Don Marshall, Claude Provost and Tom Johnson did an outstanding job of checking the Leafs in this interlude, and Plante chipped in with a couple of fine saves. Later in the period, the Leafs had an excruciating time holding back a Montréal power play. The Canadiens kept the puck in the Leafs zone once for 75 seconds, before Ron Stewart finally lifted the puck down the ice.

Harris, who executed a few of his patented phantom-like rushes throughout the game, opened the scoring for the Leafs at 3:45 of the third period, ending Plante’s seeming invincibility.

Dick Duff sent Harris on his way with a pass near the centre red line. Harris carried the puck into the Montréal zone and left it for Ehman, whose specialized duties include scoring goals on occasions like this. Ehman sped to his usual firing area, in the faceoff circle to Plante’s left, and slapped a shot on goal. Plante partially stopped it, but Harris darted in to thrust the puck into the net.

The Canadiens tied the score six minutes later, not an outstanding manoeuvre, but it was still a goal. Geoffrion doggedly stickhandled through, or around, several stationary Leafs and tossed a pass to McDonald. He shovelled a slider 30 feet along the ice, between Bower’s skates and into the net.

Backstrom scored the Canadiens’ second goal, but again it was started by Geoffrion, and improved on by McDonald. Geoffrion threw the puck ahead to McDonald in the corner to Bower’s right. McDonald lateraled directly in front of the Leafs’ cage, Bower trapped the puck, but before he could sweep it aside, Backstrom stabbed it into the open side.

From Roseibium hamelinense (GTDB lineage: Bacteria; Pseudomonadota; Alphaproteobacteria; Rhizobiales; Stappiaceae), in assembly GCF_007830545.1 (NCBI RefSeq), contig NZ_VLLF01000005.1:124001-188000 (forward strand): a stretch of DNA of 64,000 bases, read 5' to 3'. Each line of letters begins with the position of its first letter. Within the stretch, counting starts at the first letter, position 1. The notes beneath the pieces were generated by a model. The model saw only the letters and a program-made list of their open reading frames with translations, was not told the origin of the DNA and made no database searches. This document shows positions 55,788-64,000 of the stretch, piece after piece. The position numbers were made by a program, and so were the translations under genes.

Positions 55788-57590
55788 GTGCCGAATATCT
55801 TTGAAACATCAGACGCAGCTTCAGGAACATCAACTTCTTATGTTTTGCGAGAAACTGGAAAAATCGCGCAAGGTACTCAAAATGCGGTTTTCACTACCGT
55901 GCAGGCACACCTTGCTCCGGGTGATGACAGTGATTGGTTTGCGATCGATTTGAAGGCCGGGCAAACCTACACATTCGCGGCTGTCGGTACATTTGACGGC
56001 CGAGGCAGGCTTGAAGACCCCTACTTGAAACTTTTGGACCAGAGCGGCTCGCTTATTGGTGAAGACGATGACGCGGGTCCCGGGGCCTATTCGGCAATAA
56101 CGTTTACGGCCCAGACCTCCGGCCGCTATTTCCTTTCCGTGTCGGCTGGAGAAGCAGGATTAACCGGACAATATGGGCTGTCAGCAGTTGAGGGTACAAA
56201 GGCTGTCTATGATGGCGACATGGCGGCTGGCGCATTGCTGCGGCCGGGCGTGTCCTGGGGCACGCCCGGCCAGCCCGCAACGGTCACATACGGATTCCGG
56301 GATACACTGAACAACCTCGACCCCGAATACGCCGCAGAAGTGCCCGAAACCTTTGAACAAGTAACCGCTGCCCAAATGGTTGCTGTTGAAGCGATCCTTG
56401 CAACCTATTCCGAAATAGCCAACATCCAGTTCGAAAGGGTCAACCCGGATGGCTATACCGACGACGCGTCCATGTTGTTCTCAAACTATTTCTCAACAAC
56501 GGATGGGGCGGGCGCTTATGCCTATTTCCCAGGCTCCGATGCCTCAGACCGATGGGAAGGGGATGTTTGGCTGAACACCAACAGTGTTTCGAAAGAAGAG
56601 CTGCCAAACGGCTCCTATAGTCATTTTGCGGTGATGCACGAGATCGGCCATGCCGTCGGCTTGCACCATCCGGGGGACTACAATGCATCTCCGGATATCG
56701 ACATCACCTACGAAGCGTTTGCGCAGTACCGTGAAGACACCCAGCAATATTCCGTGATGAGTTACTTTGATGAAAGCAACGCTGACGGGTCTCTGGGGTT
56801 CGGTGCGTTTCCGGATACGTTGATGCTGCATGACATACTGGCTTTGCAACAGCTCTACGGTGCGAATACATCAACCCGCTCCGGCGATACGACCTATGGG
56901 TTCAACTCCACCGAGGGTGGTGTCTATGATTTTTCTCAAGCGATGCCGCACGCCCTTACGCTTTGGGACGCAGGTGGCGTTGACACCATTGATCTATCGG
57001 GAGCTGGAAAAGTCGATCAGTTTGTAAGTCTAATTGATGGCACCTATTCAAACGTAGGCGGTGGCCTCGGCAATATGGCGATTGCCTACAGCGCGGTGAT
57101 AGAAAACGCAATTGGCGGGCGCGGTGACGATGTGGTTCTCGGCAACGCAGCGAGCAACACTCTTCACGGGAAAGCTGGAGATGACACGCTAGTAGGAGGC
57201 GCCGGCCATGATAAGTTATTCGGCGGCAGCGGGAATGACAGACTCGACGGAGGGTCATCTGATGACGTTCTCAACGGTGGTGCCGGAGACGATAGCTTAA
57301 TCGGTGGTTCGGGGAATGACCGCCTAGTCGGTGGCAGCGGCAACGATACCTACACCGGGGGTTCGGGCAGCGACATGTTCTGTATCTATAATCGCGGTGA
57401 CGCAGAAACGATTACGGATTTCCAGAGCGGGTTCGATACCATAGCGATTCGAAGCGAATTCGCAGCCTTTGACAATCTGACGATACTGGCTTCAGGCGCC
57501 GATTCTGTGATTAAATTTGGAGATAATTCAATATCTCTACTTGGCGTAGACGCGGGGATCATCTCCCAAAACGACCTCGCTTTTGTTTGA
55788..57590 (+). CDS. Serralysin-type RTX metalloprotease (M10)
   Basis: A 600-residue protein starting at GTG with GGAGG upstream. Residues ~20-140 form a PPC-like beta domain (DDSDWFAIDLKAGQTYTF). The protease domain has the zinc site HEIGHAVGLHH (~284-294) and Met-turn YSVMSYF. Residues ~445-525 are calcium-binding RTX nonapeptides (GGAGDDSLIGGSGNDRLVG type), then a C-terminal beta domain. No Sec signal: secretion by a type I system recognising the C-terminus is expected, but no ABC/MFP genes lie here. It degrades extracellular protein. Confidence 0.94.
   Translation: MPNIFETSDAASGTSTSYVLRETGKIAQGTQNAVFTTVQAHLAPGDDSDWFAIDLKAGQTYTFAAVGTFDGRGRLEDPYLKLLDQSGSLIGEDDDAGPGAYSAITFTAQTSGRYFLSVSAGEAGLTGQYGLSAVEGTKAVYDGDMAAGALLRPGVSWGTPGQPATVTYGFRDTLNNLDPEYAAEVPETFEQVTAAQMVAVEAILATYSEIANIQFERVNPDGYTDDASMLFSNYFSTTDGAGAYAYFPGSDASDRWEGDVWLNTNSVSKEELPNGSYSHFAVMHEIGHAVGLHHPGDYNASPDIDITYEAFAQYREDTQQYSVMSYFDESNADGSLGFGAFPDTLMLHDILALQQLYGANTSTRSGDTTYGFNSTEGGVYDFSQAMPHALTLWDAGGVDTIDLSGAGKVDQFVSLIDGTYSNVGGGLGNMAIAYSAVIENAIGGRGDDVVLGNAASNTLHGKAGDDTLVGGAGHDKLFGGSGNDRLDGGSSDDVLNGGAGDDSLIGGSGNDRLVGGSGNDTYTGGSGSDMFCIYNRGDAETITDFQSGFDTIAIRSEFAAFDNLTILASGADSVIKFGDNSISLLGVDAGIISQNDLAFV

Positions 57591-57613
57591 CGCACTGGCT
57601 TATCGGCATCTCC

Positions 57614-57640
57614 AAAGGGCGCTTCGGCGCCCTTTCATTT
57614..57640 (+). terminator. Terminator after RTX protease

Geoffrion, apparently content that he had done his duty to his linemates, reserved the winner for himself. It occurred on a line change when he had Henri Richard and Marcel Bonin for line buddies. The Leafs’ rude rookie defenceman, Carl Brewer, was trapped down the ice when Richard floated down left wing, passed to Geoffrion in the Leaf zone, and he blew his high, hard one past Bower from 25 feet out. Nobody, repeat nobody, stops Geoffrion on those blasts.

The Leafs, who don’t discourage easily, fought back, and they produced one goal with little more than a minute remaining. Mahovlich, a strong performer all the way, wedged Ehman’s pass between the Left goal post and the sliding Plante.

Bower scampered to the bench with about a minute remaining, but the Canadiens cruised so carefully that the Leafs didn’t get a good scoring opportunity.

Story originally published in The Globe & Mail, April 17, 1959


BOXSCORE
1st Period

MTL PEN – 16:07 – Langlois, roughing
TOR PEN – 16:07 – Olmstead, roughing
MTL PEN – 18:23 – Moore, spearing
TOR PEN – 18:52 – Brewer, elbowing

2nd Period
MTL PEN – 00:58 – Moore, holding
MTL PEN – 01:36 – Harvey, tripping
TOR PEN – 02:00 – Mahovlich, tripping
MTL PEN – 02:58 – Turner, spearing
TOR PEN – 08:26 – Horton, spearing

3rd Period
TOR GOAL – 03:45 – Harris (Ehman, Duff)
MTL GOAL – 09:54 – McDonald (Backstrom, Geoffrion)
MTL GOAL – 13:01 – Backstrom (McDonald, Geoffrion)
MTL GOAL – 15:56 – Geoffrion (Richard, Bonin)
TOR GOAL – 18:36 – Mahovlich (Ehman)

GOALTENDERS
MTL – Plante (W, 26-28)
TOR – Bower (L, 26-29)

ROSTERS
MTLGoaltenders: Jacques Plante. Defence: Doug Harvey, Tom Johnson, Albert Langlois, Jean-Guy Talbot, Bob Turner. Forwards: Ralph Backstrom, Marcel Bonin, Bernie Geoffrion, Phil Goyette, Bill Hicke, Don Marshall, Ab McDonald, Dickie Moore, André Pronovost, Claude Provost, Henri Richard.
TORGoaltenders: Johnny Bower. Defence: Bobby Baun, Carl Brewer, Tim Horton, Allan Stanley. Forwards: George Armstrong (C), Dave Creighton, Brian Cullen, Dick Duff, Gerry Ehman, Billy Harris, Frank Mahovlich, Bert Olmstead, Bob Pulford, Larry Regan, Ron Stewart.

ATTENDANCE
13,329